In simple layperson’s terms MLF in wine in the transformation of the ‘tart’ malic acid bacteria (similar to that in a green apple) into ‘softer’ lactic acid bacteria.
This transformation has the result of reducing the primary fruit-forward profile of a wine and allowing more complex textures and flavors to emerge. Depending on the style of the finished wine, the winemaker will want to encourage or discourage MLF.
In most white wine grapes the primary fruit profile is welcomed in the finished wine. These grapes are known as ‘aromatic white grape varieties’ and examples are Riesling, Gewvürtraminer, Viognier, Pinot Gris. Therefore the winemaker will not allow MLF to happen, by adding sulphur after the alcoholic fermentation in order to kill and trap the malic acid bacteria. That is why wines with these grape varieties are always dominated by their fruit-forward profile.
Usually, Sauvignon Blanc is included in this group. Think of the village of Sancerre in the Loire Valley, the home of French Sauvignon Blanc. The wines from Sancerre are not allowed to go through MLF and therefore the green fruits, citrus, and herbaceous notes are dominant in the profile.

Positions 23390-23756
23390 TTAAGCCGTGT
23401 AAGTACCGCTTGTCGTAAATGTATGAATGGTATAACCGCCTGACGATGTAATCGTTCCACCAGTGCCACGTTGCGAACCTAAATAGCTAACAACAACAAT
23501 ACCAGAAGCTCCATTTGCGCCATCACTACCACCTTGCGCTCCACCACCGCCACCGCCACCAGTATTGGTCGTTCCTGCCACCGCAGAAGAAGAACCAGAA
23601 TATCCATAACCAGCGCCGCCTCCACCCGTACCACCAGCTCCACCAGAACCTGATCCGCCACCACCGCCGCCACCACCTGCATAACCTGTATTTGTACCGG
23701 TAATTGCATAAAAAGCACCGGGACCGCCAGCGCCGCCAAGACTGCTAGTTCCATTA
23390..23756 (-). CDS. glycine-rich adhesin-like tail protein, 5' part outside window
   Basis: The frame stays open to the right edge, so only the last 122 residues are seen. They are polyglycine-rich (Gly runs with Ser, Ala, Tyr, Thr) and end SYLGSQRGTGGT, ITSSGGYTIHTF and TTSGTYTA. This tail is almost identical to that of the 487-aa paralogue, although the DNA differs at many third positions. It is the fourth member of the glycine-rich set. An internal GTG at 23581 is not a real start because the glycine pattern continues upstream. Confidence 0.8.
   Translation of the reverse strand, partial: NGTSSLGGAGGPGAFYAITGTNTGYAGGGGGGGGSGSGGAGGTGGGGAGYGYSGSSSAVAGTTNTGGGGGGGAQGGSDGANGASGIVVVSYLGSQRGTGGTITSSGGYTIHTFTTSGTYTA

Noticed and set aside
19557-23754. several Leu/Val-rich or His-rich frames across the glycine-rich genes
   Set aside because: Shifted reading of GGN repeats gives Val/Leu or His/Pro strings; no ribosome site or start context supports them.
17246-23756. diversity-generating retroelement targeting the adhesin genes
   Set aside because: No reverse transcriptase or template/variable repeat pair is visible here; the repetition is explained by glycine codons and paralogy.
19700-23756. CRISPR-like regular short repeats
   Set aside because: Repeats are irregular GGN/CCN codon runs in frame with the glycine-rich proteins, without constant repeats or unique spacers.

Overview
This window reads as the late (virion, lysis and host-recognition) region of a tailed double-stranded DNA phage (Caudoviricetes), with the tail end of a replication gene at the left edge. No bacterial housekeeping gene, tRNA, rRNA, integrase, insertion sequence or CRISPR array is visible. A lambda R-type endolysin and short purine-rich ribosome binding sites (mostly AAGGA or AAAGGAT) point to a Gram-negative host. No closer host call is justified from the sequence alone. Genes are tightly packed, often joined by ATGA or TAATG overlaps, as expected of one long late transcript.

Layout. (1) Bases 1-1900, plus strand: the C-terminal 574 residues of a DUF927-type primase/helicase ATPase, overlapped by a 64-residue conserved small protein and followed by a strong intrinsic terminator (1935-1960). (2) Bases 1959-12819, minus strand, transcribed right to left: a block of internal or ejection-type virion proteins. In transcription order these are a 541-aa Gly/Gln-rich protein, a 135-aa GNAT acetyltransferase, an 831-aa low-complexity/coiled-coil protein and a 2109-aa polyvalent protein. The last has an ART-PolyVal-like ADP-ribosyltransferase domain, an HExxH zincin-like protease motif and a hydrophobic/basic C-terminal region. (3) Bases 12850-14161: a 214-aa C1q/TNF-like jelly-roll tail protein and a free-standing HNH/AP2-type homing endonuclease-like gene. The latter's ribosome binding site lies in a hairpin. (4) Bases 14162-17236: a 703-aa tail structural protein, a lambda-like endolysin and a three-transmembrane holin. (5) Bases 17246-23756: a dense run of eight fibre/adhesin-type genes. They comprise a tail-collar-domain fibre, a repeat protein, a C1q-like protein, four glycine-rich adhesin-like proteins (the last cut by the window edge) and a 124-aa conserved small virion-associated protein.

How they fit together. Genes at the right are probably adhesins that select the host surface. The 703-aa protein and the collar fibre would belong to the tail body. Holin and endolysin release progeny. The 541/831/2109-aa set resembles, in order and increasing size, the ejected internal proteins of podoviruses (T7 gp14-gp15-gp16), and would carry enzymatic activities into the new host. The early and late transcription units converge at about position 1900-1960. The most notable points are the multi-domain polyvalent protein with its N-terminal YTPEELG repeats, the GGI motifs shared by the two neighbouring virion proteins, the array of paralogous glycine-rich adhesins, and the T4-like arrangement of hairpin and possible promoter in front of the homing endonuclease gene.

The complexity and character of White Burgundy , generally using the Chardonnay grape, means it is generally standard practice to allow the wines to undergo MLF. Diacetyl is one byproduct and in small quantities this imparts notes of butter, popcorn, nuts etc. It is important to note that this does not mean that the fruit profile is diminished. In Burgundy expression of ‘Terroir’ and balance is the key goal so the winemaker will not allow any of these MLF elements to dominate the wines, but they are present and detectable, increasing in intensity with age.
Burgundy wine is governed by a certain philosophy as well as a complex set of rules but Burgundy is also full of exceptions !!
One such place is the Village of Saint Bris. Here is the only place in Burgundy allowed to make wine using Sauvignon Blanc. Actually if you look on a map, the village of Sancerre is not too far away from Saint Bris. Therefore you have a dichotomy The region of Burgundy, famed for its complexity which is achieved partly through the use of MLF and Sauvignon Blanc, a grape that sees its best expressions through a simpler winemaking process which forbids MLF.
Domaine Félix has given us the answer to this fun wine puzzle.
They produce two Saint-Bris wines, one has been made in the ‘Sancerre’ style, so no MLF and the other in the ‘Burgundy’ style where MLF has been allowed to occur. Please keep in mind that Domaine Félix still delivers both Terroir and balance in the wines, expected from a talented producer. These wines are not experimental, they are both valid, beautiful expressions where we can explore the choice of MLF in winemaking.
Same winemaker, same vintage, same terroir, with two different winemaking techniques.
Here is the link to our tasting of these wines